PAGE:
Within the special operations ranks of the Afghan National Defense and Security Forces is a small, elite unit with a unique characteristic: It’s made up entirely of women.
The Female Tactical Platoon is tasked with supporting the Afghan Special Security Forces during counterterrorism operations, specializing in searches, interrogations, and medical assistance.
The 120 female warriors are required to meet the same PT and training requirements as their male counterparts, and their 15-week-long deployment cycles of six-woman teams come with the same dangers and risks.
The members of the FTP come from the Ministry of Defense, Ministry of Interior and, in some cases, intensive recruiting from the local population in search of women with the right skill set.
FTP fighters specialize in carrying out searches and questionings of women and children, as well as offering medical assistance, by operating “in a way that is respectful of Islam and the Afghan culture,” according to a recent DoD release.
“Last year in Bagram, one of the girls was shot by the Taliban. She was injured, and was in shock and I stayed with her and helped her,” said one FTP member. “The training we do here helps with our missions.”
There are plans to split the FTP into a training platoon, focused on recruitment and assessment, and a tactical platoon focused on upcoming deployments, a move that signifies the Afghan government’s support for the program and “a long-term investment in the growth of a unique component,” according to the DoD.
“We try to have girls talk about their real-life experiences [on deployment],” one advisor said. “Not just the task, but the purpose.”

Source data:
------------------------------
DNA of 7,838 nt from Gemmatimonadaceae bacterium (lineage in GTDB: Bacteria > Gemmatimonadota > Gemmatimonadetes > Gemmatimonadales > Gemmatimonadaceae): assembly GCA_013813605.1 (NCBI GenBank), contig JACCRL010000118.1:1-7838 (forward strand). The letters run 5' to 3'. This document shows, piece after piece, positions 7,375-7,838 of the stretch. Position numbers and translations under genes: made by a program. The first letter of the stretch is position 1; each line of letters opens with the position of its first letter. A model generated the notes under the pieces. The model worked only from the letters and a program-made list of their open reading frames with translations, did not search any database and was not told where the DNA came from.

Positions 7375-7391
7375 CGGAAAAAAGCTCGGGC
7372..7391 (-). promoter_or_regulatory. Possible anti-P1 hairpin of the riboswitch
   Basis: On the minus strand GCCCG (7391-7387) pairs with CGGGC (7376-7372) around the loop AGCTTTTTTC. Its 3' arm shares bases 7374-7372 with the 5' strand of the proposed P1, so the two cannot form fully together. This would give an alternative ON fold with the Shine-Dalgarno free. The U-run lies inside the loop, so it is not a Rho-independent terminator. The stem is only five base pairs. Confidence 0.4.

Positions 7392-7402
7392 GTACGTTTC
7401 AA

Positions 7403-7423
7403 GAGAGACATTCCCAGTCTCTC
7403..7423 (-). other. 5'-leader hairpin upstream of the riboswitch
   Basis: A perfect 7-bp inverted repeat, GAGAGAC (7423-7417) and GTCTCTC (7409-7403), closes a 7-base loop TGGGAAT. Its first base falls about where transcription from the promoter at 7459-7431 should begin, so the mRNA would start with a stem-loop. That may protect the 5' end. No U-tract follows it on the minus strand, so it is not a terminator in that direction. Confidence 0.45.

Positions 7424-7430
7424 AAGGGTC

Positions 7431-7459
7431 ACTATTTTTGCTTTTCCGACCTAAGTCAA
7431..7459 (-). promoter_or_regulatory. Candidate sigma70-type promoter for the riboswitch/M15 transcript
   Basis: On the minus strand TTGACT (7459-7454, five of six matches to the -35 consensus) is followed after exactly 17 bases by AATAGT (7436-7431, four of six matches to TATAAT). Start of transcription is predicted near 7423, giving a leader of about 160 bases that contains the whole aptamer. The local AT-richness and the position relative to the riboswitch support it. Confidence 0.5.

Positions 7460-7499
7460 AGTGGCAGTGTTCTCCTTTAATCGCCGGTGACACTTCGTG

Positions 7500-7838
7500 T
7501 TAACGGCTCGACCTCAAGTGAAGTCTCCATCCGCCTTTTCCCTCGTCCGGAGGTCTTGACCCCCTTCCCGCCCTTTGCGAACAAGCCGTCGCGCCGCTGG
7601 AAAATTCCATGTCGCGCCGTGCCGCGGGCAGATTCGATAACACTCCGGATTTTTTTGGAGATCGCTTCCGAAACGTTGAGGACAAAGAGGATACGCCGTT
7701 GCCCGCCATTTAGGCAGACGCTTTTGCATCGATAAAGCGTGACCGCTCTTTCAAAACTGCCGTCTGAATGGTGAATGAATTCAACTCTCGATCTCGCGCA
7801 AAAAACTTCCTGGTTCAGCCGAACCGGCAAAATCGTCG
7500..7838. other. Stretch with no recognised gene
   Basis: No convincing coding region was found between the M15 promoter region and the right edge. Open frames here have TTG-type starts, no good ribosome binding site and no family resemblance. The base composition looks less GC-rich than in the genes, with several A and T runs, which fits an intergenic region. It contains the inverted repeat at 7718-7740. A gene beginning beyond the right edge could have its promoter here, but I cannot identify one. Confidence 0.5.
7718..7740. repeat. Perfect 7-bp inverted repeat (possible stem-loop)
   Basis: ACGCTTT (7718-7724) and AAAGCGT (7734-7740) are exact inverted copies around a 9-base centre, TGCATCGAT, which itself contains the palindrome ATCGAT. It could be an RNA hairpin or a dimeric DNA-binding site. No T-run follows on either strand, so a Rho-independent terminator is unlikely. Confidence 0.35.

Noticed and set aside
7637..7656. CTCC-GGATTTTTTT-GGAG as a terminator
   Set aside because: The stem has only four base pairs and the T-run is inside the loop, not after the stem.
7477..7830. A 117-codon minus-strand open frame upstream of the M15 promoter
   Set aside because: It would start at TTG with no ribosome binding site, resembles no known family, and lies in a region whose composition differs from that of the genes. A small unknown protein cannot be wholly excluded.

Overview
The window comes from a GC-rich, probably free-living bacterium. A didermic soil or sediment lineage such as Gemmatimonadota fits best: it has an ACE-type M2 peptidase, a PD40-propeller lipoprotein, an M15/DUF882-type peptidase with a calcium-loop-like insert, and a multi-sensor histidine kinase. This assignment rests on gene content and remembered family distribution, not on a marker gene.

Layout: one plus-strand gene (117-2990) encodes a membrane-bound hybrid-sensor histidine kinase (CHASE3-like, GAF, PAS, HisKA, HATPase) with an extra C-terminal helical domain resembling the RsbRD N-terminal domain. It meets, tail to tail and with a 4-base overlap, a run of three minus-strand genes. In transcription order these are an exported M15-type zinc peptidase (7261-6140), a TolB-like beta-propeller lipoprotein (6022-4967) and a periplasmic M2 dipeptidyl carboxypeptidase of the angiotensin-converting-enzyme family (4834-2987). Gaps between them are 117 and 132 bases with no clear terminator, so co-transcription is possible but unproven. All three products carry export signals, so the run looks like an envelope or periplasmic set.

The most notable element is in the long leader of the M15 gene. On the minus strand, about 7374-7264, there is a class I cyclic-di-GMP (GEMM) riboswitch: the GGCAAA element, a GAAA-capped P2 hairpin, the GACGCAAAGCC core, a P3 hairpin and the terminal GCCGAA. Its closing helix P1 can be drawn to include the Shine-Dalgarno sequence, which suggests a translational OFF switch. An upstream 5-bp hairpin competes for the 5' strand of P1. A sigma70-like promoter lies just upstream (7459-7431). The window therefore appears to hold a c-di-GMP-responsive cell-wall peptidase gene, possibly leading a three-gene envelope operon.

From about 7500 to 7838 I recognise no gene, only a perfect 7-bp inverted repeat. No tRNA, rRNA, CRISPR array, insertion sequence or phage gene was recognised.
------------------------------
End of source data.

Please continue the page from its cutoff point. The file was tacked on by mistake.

While the culturally sensitive nature of their missions comes with intense operational requirements, the women that do join FTP course “are tenacious,” one NATO advisor told the DoD.
“Right now, we have more ‘little engines that can’ and we can really work with a woman who just doesn’t quit,” she said. “We’ve had some who will go until they pass out.”
While Afghanistan is a far cry from the gender equality most expect from modern nations, FTP members see their platoon as the tip of a spear in opening the minds and hearts of their fellow countrymen.
“We need the girls. We need FTP,” one operator told the DoD. “The reason is, we have to serve women and if women join the Army or FTP, that’s a good thing because they can serve everything that is women.”
Jared Keller is a senior editor at Task & Purpose. A contributing editor at Pacific Standard magazine, he has previously worked for The Atlantic, Bloomberg Digital, Al Jazeera America, and Maxim.
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